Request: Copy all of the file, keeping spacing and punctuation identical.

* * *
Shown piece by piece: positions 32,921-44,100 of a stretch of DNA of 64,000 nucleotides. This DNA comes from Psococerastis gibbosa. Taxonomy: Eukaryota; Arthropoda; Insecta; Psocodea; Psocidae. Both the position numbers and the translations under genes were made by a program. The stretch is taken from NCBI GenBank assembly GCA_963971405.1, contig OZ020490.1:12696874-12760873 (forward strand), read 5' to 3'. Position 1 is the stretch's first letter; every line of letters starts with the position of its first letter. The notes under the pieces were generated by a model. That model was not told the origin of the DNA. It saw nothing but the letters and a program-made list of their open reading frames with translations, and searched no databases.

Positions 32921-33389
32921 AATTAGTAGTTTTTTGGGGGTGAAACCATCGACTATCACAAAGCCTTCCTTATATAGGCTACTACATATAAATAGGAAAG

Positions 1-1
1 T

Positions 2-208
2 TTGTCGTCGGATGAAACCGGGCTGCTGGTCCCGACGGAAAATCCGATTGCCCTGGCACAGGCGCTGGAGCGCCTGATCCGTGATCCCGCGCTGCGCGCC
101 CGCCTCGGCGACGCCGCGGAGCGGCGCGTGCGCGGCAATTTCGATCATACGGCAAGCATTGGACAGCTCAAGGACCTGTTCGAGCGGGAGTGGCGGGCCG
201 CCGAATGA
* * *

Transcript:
Shown piece by piece: positions 32,921-44,100 of a stretch of DNA of 64,000 nucleotides. This DNA comes from Psococerastis gibbosa. Taxonomy: Eukaryota; Arthropoda; Insecta; Psocodea; Psocidae. Both the position numbers and the translations under genes were made by a program. The stretch is taken from NCBI GenBank assembly GCA_963971405.1, contig OZ020490.1:12696874-12760873 (forward strand), read 5' to 3'. Position 1 is the stretch's first letter; every line of letters starts with the position of its first letter. The notes under the pieces were generated by a model. That model was not told the origin of the DNA. It saw nothing but the letters and a program-made list of their open reading frames with translations, and searched no databases.

Positions 32921-33389
32921 AATTAGTAGTTTTTTGGGGGTGAAACCATCGACTATCACAAAGCCTTCCTTATATAGGCTACTACATATAAATAGGAAAG

Positions 1-1
1 T

Positions 2-208
2 TTGTCGTCGGATGAAACCGGGCTGCTGGTCCCGACGGAAAATCCGATTGCCCTGGCACAGGCGCTGGAGCGCCTGATCCGTGATCCCGCGCTGCGCGCC
101 CGCCTCGGCGACGCCGCGGAGCGGCGCGTGCGCGGCAATTTCGATCATACGGCAAGCATTGGACAGCTCAAGGACCTGTTCGAGCGGGAGTGGCGGGCCG
201 CCGAATGA